A gay man and a straight woman, who made headlines in 2012, for their mixed orientation marriage in order to prove their commitment to the Mormon Church and their "dedication to God" announced they are divorcing, reports said Monday.

Josh and Laurel Weed from Utah gained popularity and attention in 2012 when they revealed in a joint blog post that Weed identified as gay, which he claimed his wife was aware of long before their marriage.

Now, in another blog post dated Jan. 25, Josh explained that despite having different sexual orientations, they enjoyed an "extremely healthy and robust sex life" and they decided to get married because it helped in keeping with what God expected of them.

After over a decade of their marriage and nearly six years since their story went viral, the couple wrote about getting divorced in the blog post and also issued an apology to the LGBT community.

"We’re sorry for any degree that our existence, and the publicity of our supposedly successful marriage made you feel 'less than' as you made your own terribly difficult choices. And we’re sorry if our story made it easier for people in your life to reject you and your difficult path as being wrong," the Jan. 25 blog post read. "If this is you, we want you to know: you were right."

The couple, who have four daughters together, explained that the reasons behind their divorce included their love for the LGBT community, Josh's acceptance of himself as a gay man and also the death of his mother a year and a half earlier.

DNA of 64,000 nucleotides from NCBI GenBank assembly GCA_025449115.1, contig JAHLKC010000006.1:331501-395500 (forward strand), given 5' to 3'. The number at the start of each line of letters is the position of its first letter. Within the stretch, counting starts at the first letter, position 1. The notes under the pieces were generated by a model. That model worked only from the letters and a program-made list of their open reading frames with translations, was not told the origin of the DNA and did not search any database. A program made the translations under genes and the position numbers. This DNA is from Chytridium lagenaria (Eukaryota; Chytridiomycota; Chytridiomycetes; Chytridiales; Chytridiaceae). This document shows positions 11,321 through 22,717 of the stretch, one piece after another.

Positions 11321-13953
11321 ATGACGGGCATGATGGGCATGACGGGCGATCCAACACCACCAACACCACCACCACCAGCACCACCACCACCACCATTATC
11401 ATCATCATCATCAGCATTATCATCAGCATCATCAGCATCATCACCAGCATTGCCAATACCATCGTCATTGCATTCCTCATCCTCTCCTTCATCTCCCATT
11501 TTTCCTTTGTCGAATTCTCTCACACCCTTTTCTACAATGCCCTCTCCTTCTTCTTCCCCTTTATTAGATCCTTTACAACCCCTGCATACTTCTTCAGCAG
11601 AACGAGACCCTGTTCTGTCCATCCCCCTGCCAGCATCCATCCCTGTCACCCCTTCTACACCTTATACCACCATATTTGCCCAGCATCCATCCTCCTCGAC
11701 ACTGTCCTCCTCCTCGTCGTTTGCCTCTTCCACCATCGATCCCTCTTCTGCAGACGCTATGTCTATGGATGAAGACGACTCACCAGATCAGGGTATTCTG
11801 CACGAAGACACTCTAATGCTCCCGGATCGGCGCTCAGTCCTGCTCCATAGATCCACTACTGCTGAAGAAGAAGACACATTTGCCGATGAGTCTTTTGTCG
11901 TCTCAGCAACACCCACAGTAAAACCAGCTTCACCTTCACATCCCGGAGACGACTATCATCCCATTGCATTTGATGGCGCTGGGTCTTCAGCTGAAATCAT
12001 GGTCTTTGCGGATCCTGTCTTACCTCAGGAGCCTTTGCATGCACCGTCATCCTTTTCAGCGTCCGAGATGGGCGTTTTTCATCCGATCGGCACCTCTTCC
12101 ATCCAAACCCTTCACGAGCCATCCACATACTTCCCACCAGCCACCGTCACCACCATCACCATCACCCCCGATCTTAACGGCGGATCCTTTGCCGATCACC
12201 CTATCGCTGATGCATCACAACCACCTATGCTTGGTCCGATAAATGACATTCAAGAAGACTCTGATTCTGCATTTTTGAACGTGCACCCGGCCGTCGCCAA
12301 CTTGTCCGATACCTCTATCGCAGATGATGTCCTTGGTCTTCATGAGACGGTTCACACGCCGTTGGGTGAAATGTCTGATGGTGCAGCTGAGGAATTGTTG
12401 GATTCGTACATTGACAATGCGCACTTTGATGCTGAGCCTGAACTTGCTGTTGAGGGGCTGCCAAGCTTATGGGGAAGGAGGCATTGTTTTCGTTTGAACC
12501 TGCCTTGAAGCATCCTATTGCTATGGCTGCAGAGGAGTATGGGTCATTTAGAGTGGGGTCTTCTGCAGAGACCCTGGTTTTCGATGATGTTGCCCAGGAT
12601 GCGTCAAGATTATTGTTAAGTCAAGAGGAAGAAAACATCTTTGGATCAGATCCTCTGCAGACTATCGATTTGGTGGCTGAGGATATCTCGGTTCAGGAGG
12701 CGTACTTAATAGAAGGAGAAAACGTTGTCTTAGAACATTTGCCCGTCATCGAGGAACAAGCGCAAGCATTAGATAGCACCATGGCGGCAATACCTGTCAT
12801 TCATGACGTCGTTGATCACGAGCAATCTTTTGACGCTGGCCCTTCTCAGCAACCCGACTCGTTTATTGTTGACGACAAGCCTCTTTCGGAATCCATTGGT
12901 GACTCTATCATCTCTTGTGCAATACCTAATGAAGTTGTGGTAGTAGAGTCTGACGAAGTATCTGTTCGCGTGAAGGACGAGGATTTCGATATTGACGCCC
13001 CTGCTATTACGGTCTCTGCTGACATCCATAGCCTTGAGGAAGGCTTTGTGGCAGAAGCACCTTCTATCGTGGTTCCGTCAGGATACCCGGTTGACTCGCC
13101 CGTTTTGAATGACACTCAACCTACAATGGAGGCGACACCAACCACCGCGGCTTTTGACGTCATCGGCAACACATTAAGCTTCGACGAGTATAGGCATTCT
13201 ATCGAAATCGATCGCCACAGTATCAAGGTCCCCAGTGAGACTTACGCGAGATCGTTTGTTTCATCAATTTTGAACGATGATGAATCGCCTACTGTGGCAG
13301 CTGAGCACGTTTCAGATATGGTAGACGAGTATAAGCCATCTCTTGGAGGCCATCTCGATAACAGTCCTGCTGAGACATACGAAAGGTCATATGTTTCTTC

flag-2387854_1920 Josh and Laurel "Lolly" Weed, the married Mormon couple who rose to fame in 2012 for their mixed-orientation marriage, announced they were divorcing after 15 years of marriage, Jan. 29, 2018. Photo: Pixabay

"Our marriage was absolutely beautiful but it contained an undercurrent of pain that we were not able to see clearly or acknowledge for many years, which made continuing it impossible," Josh wrote in the blog post.

"I have spent my entire life conforming to every standard of the The Church of Jesus Christ of Latter-day Saints (LDS) faith because I believed it was what God wanted me to do. I believed this because every mentor, every exemplar, every religious teacher, every therapist, every leader I ever grew up listening to and trusting told me that it was the only way I could return to live with God," he added.

"There was an emphasis on 'perfect obedience' and yet, over the course of my lifetime, the list of things said by these trusted leaders about my sexual orientation was profoundly inconsistent and confusing," he explained.

In the post, Laurel wrote explaining about how being married to her husband had brought her both joy and pain. There was a "void" in their connection, and it was not just about sex, she wrote.

"Platonic love is simply not enough, no matter how much we hoped it was," she said. "God designed us to need and want romantic attachment."

The official stance of the LDS faith states that there is a difference between same-sex attraction and homosexual behavior, thus just having bisexual or homosexual urges is not considered a sin and does not stop a person from participating in the Mormon Church.

However, Mormons are taught that sexual purity is a part of god's plan, which states that sexual relationships are reserved for only a man and woman who are bound in marriage and thus have promised loyalty to one another.